Nukewatch Quarterly Winter 2021-2022
On Oct. 12, 2021 Sigrid Eckert-Hoßbach, Jürgen “Hops” Hoßbach, Frits ter Kuile, and Johanna Adickes were on trial in Koblenz, Germany charged with trespassing and damage to a fence during an 18-person go-in protest at the Büchel air base in July 2018. The base is the staging ground for 20 US hydrogen bombs, called B61s, kept ready for German Tornado fighter jets to use in attacks against Russia.
The four nuclear weapons resisters had asked the regional court judge to allow expert witnesses to testify about the status of the nuclear weapons under international treaties, and about the risk of accidental nuclear attacks. The senior public prosecutor in the case objected in writing, claiming that even if the “policy” of stationing US H-bombs in Germany was a violation of international law, the request for experts should be rejected “due to the insignificance of the evidentiary fact.”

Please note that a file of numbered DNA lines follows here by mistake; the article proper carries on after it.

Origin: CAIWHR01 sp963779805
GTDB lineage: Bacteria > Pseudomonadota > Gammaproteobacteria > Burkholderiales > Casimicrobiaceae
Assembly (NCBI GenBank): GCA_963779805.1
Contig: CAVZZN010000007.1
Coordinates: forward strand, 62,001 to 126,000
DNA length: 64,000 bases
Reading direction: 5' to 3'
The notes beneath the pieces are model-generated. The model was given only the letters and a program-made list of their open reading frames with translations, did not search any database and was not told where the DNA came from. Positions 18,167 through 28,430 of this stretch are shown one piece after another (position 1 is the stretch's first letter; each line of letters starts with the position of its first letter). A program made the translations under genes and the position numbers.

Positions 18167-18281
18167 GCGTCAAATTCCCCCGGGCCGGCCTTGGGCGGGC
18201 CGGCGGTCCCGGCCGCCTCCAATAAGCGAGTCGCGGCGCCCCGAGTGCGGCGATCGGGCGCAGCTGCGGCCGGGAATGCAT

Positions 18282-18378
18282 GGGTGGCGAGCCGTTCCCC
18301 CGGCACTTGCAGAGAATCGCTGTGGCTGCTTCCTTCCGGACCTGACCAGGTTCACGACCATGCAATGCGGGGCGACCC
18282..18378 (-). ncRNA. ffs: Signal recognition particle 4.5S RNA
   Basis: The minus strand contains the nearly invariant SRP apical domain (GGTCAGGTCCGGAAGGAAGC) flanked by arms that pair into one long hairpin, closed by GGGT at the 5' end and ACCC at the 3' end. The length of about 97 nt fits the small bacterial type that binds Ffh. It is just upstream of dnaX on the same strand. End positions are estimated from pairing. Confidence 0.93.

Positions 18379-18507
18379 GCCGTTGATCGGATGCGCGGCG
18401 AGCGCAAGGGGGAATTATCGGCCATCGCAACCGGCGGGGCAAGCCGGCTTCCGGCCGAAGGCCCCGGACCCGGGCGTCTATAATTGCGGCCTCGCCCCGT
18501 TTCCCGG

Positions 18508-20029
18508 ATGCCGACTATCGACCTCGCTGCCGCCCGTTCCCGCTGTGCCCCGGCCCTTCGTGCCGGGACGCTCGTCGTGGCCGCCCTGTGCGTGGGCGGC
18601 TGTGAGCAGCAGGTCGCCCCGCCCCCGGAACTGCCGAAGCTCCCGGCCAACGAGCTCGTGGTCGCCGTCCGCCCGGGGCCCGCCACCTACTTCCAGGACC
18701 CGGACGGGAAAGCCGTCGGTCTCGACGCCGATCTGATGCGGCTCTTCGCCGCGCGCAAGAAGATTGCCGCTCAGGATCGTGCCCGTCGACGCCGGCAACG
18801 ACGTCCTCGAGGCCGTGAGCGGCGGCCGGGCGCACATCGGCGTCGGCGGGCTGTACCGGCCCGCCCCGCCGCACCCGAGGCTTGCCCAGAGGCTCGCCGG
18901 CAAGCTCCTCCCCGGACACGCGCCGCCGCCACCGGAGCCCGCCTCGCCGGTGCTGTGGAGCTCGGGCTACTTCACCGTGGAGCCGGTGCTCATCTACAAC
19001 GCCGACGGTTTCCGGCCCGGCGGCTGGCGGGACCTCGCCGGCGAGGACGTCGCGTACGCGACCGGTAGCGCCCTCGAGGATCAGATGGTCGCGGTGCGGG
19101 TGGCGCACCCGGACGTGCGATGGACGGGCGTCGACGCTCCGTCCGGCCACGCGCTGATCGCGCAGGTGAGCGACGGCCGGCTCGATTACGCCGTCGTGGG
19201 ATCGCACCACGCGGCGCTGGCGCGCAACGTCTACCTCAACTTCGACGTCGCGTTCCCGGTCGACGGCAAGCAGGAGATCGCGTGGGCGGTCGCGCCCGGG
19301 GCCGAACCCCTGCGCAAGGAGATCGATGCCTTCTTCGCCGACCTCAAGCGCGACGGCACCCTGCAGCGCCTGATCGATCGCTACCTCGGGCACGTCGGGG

In a September 21 filing, the prosecutor wrote, “The fact that … the nuclear weapons policy of the German government is contrary to international law can be assumed to be true.”
This written acknowledgement by a federal prosecutor of the validity of the resisters’ foremost complaint about Germany’s “nuclear sharing” came as a shocking surprise. But the letter went on to claim, without legal analysis, that a justification defense based on international law “cannot be derived from this.”
Expert testimony was excluded from the trial and the four defendants were found guilty.
This Dec. 9, Nukewatch staffer John LaForge will be in the same courtroom on similar charges and has also asked the court to hear expert testimony. Although unlikely to be allowed, Dr. Francis Boyle of the University of Illinois Law School has agreed to testify. He wrote to Nukewatch October 28 that, nuclear weapons resisters have no “criminal intent” — an element the government has to prove. “My testimony will show that planning and preparation of nuclear attacks is ongoing criminal activity under international law. You have no culpability here because you were acting to prevent the ongoing commission of international crimes,” Prof. Boyle wrote.